How BT Moves Songs Across Wires
GRAMMY-nominated electronic/dance producer BT recently participated in an exclusive GRAMMY.com interview discussing the artist he's currently listening to, the importance of paying respect to the people who have contributed to electronic/dance culture and the unique connection between electronic/dance artists and their fans, among other topics.
"[With] electronic music you're always riding on this very thin edge of improvisation and watching people's mannerisms and body mechanics … and seeing how people react to certain things," said BT. "It's one of the coolest things about dance music — that iteration between the artist and the audience."
Born Brian Transeau in Rockville, M.D., BT has worked with artists such as Britney Spears, Seal, 'N Sync, and Sting and cites GRAMMY nominees New Order and Depeche Mode as influences. In 1995 he released his debut album, Ima, which featured "Blues Skies," a collaboration with GRAMMY-nominated singer Tori Amos that topped Billboard's Dance Music/Club Play Singles chart. He followed with 1998's ESCM, which featured the dance hits "Remember" and "Love, Peace And Grease." Subsequent releases include 2003's Emotional Technology, which peaked at No. 1 on Billboard's Top Electronic Albums chart, 2006's This Binary Universe (No. 4) and 2010's These Hopeful Machines (No. 6). The latter album earned BT his first career GRAMMY nomination for Best Electronic/Dance Album for 2010.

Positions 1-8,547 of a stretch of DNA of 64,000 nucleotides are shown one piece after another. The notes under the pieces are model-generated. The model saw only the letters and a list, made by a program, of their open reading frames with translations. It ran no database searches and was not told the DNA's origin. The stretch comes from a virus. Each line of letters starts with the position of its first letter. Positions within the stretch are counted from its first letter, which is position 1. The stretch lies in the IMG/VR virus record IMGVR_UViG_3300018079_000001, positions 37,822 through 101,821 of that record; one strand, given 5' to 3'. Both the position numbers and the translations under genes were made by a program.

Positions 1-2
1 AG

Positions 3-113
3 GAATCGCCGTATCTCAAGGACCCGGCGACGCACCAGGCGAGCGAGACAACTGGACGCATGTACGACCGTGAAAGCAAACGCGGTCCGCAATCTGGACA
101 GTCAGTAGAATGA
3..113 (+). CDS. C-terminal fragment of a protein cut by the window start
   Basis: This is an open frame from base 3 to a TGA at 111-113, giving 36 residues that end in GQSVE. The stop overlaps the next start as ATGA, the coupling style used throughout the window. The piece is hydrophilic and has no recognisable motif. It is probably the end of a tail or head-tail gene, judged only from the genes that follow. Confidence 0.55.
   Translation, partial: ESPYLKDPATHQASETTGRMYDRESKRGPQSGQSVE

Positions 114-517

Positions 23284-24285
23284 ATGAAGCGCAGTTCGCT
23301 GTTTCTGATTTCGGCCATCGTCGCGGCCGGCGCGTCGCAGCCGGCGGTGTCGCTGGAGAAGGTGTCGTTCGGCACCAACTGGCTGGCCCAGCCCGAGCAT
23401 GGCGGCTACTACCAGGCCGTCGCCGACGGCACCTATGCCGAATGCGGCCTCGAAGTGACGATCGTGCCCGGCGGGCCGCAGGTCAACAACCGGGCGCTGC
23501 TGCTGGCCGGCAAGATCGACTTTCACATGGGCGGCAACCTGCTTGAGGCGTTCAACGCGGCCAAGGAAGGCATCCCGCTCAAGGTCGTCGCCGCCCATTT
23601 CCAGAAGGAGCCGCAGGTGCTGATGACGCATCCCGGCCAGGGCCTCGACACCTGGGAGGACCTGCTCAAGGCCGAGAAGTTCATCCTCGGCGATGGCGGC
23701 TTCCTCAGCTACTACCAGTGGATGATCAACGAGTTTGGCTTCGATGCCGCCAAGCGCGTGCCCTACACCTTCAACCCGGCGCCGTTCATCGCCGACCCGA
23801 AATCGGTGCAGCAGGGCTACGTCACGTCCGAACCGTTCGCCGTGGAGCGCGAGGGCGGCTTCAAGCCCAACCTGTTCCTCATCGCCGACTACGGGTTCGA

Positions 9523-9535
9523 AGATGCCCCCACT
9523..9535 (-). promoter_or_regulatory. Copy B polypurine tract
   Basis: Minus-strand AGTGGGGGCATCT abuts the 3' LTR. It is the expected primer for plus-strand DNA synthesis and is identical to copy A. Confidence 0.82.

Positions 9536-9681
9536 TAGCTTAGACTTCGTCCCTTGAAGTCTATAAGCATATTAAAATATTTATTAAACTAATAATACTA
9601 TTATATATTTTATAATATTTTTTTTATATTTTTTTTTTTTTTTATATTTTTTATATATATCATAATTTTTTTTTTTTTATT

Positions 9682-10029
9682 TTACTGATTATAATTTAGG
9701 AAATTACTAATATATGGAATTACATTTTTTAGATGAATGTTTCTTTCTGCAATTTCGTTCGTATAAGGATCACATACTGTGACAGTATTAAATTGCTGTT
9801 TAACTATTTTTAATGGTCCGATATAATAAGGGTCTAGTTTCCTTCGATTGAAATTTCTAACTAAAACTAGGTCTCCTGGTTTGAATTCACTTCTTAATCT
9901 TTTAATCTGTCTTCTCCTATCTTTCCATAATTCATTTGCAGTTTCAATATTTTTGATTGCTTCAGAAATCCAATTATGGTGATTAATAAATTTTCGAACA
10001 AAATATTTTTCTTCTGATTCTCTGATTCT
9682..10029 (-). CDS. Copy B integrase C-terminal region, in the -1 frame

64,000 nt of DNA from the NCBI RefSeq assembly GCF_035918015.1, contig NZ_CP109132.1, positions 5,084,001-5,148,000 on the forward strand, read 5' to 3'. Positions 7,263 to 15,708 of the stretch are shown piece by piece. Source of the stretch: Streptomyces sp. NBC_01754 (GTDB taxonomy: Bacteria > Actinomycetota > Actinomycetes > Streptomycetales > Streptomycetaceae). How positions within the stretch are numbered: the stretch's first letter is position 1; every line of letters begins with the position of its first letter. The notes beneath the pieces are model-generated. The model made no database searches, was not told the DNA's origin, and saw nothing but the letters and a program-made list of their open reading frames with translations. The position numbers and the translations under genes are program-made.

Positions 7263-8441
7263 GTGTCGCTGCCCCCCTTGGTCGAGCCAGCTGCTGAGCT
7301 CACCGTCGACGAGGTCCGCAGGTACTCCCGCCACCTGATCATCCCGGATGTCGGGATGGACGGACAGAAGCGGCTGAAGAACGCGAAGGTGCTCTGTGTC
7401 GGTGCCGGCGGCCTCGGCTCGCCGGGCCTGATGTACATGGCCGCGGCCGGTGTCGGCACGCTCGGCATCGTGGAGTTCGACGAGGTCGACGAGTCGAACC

BT is currently in the midst of an international tour, with select dates scheduled through August.